EGU General Assembly 2021
© Author(s) 2021. This work is distributed under
the Creative Commons Attribution 4.0 License.

Optimal CSEM survey design for CO2 monitoring at Smeaheia offshore Norway

Peder Eliasson1, Anouar Romdhane1, Romina Gehrmann2, Joonsang Park3, and Hanbo Chen4
Peder Eliasson et al.
  • 1SINTEF, Trondheim, Norway
  • 2University of Southampton, Southampton, United Kingdom
  • 3NGI, Oslo, Norway
  • 4University of Oslo, Oslo, Norway

Geophysical monitoring is essential for CO2 storage projects and mandatory Measurements, Monitoring, and Verification (MMV) plans. Various geophysical methods can be used to estimate, from measured data, selected properties (e.g. velocity, density, and resistivity) of the subsurface. Accurate knowledge of those properties in turn makes it possible to quantify important reservoir parameters such as CO2 saturation and pore pressure, giving the operator valuable information for predictable CO2 injection and storage.

A combination of seismic and non-seismic technologies is usually part of the CO2 monitoring plan throughout the project lifecycle (pre-injection, injection, and post-injection phases). The EM4CO2 project investigates whether marine Controlled Source Electro-Magnetics (CSEM) can be a cost-efficient complement to seismic in such monitoring plans. The main focus of the project is on demonstrating sufficient sensitivity of the technology and on further developing CSEM for time-lapse applications in areas with potentially interfering infrastructure. While improved data processing, imaging, and inversion techniques is often the subject of large research efforts, less attention is usually paid to developing better survey design strategies (rather relying on conventional methods). The work described here relates to the development and demonstration of new strategies for optimization of 4D survey design. Such optimization could decrease the large costs associated with acquisition of geophysical data (in this case CSEM), which could otherwise be a hurdle when proposing large-scale CO2 storage as a means to mitigate climate change.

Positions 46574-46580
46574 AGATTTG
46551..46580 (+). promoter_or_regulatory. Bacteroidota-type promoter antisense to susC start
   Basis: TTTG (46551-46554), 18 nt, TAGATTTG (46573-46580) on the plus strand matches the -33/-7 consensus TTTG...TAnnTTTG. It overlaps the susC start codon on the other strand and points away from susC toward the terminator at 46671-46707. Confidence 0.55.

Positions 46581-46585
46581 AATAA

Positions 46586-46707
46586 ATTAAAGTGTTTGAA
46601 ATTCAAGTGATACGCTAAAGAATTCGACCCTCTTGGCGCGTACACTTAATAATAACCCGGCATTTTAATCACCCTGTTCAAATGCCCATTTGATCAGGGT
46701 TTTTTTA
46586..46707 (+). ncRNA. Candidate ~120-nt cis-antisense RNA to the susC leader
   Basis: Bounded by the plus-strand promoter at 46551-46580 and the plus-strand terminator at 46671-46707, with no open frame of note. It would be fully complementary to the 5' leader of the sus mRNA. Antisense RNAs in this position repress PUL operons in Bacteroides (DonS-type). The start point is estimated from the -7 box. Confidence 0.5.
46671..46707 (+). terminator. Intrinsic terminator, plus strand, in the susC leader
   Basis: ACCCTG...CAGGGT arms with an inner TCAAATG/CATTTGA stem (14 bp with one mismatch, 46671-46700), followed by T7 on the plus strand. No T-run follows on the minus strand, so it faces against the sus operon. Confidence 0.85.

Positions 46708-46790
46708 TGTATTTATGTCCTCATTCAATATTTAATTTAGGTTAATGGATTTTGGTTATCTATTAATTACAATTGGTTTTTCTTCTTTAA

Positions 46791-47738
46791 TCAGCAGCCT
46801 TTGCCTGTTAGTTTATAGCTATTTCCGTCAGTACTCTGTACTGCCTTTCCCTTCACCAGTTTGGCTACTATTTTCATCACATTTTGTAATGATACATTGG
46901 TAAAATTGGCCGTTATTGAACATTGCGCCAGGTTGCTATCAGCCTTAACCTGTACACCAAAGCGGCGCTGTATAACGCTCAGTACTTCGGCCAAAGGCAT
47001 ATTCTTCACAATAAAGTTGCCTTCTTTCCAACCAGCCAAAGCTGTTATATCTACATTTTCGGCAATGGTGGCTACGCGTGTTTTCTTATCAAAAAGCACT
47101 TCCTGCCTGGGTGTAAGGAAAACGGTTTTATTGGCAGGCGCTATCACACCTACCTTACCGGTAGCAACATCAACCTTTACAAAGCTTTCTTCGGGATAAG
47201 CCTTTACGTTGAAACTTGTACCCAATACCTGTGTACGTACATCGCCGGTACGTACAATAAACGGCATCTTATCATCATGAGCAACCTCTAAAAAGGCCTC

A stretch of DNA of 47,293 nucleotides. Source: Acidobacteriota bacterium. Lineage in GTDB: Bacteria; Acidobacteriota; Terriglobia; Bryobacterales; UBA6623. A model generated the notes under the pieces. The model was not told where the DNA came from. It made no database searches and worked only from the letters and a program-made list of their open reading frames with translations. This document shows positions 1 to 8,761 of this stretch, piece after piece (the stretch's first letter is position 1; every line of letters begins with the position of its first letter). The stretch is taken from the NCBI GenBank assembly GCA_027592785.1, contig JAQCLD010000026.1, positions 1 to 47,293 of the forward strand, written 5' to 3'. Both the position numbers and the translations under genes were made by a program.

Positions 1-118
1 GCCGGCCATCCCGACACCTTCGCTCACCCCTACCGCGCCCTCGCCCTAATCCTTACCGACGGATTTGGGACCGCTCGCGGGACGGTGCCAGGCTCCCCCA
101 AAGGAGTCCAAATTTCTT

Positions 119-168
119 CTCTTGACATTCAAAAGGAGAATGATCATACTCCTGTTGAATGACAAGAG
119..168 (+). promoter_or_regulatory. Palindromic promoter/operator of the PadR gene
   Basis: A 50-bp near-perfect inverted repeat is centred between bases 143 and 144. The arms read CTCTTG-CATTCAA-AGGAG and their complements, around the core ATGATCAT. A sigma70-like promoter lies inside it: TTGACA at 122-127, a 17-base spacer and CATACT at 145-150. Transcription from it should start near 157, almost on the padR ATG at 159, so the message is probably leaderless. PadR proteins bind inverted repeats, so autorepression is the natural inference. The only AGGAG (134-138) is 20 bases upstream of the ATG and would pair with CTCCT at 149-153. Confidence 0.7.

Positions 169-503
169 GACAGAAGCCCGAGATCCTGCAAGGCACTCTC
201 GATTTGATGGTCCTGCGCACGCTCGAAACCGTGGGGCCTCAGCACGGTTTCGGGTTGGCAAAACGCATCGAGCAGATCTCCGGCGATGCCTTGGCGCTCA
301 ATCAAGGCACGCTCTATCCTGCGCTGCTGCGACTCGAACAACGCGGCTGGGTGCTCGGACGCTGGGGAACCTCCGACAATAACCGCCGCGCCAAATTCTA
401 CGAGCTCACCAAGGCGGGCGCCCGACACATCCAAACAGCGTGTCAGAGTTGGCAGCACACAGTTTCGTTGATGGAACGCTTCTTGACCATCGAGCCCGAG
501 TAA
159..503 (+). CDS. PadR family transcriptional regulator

Conceptually, survey design aims at selecting the data acquisition that optimally resolves the subsurface model parameters of interest while maintaining the cost as low as possible. In other words, it consists of finding the best trade-off between data value and data collection cost. In this work, the CSEM survey design strategy is based on the analysis of the eigenvalue spectrum of the data misfit Hessian. A Python notebook was implemented for interactive prototyping and testing of various optimization strategies. A few examples of survey design are given for a model of the Sleipner storage site, showing how well a given regular survey can be decimated without significant loss of information. The main part of the work is, however, focused on survey optimization for potential CO2 storage in the Smeaheia formation at about 1000 m depth below the sea surface, offshore Norway. This study shows how to determine the most valuable electric field components, most important frequencies, and source/receiver positions to use for reliable monitoring of a target region of choice. Initial results indicate that measuring the vertical component in addition to the horizontal electric field adds relevant information, and that lower frequencies (0.1-0.5 Hz) carry more information than higher (0.75-5 Hz) about the target depth. It is also clear that the method identifies sources and receivers distributed mainly above the target region as the most important.

How to cite: Eliasson, P., Romdhane, A., Gehrmann, R., Park, J., and Chen, H.: Optimal CSEM survey design for CO2 monitoring at Smeaheia offshore Norway, EGU General Assembly 2021, online, 19–30 Apr 2021, EGU21-14804,, 2021.

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